That is what I love about India and one of the reasons that I return here.

I land at the Chhatrapati Shivaji International Airport early in the morning and get myself in a taxi, straight to one of the hotels I checked out in advance. Because of the change of plans, I have nothing booked. I take a chance and hope for the best. It is full.
I walk down the street and find another hotel, they have a room available, but they want too much money for it. I say this to them and they offer a place at their “sister” hotel.

Hotel Blue Bird makes the shabby bar Carmen (for you who haven’t been there, let’s just say the hotel was bad), in the south of Stockholm to feel like a first class restaurant, but I’m tired and need sleep. So I pay up.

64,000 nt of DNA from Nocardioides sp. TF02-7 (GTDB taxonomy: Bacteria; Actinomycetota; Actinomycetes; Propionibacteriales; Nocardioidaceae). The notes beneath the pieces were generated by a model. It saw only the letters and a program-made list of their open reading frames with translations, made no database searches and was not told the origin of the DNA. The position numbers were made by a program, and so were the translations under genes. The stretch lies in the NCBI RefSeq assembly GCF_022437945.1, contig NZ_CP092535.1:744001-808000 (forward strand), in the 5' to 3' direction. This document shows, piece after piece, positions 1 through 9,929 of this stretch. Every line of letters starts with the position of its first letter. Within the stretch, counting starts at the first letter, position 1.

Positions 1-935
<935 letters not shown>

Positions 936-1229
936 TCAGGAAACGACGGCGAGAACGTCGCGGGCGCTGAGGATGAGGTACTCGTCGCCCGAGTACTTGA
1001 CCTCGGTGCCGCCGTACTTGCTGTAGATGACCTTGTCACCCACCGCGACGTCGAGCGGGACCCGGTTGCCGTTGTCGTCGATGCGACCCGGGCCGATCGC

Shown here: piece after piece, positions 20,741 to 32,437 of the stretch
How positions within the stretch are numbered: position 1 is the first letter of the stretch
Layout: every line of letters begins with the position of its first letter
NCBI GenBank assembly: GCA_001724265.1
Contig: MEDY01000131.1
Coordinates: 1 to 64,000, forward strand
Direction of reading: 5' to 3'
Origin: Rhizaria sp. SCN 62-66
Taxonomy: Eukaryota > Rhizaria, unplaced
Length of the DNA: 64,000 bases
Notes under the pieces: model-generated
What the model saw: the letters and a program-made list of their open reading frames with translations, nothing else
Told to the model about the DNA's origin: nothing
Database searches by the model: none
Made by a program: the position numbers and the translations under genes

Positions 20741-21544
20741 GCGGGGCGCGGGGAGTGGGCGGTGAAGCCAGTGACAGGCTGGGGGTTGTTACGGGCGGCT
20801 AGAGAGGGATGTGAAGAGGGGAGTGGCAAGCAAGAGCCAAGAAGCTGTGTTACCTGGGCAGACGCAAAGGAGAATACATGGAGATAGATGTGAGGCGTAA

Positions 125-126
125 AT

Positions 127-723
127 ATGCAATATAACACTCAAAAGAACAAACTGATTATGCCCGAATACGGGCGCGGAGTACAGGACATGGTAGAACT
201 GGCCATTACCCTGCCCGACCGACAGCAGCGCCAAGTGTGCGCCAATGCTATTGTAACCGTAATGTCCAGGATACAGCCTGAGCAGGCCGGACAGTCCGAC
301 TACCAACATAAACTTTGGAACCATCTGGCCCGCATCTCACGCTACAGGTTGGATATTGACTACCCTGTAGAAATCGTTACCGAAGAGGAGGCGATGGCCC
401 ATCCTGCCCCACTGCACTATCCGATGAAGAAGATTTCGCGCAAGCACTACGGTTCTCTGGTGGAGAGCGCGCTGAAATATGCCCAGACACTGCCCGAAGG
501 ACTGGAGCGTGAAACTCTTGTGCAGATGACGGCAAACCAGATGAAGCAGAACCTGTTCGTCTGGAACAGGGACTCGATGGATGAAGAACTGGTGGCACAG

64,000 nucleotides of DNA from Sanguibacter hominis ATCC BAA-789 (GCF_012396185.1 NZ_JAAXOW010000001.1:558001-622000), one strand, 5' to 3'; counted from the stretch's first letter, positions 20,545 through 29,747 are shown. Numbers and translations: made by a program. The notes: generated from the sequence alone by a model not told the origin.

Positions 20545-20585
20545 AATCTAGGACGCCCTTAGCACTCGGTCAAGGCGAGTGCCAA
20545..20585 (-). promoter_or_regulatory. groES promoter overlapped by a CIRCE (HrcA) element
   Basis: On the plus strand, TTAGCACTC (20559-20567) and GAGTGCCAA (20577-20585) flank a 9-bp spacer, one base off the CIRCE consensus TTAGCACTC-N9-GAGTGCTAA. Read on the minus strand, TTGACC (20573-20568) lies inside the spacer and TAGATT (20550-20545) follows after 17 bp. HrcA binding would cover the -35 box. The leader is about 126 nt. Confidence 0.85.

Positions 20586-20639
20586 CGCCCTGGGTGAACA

When I wake up several hours later, I am completely disoriented. I do not know which street I’m on, where in Mumbai I am and I have nothing to eat. I feel completely alone and abandoned in one of the world’s largest cities, at a hotel where I have no plans to stay longer than necessary.

After having taken care of the necessary, breakfast, sunscreen, toilet paper, soap, indian sim card I call up Uma in Chennai. She gives me the number to her sister who lives in Bandra in Mumbai and tells me to call her.
A few hours later I am sitting in a taxi to Bandra, one of the closer suburbs it looks like on the map, but which in reality is an hour and a half away. She lets me stay in her second apartment, which she bought for use as an office.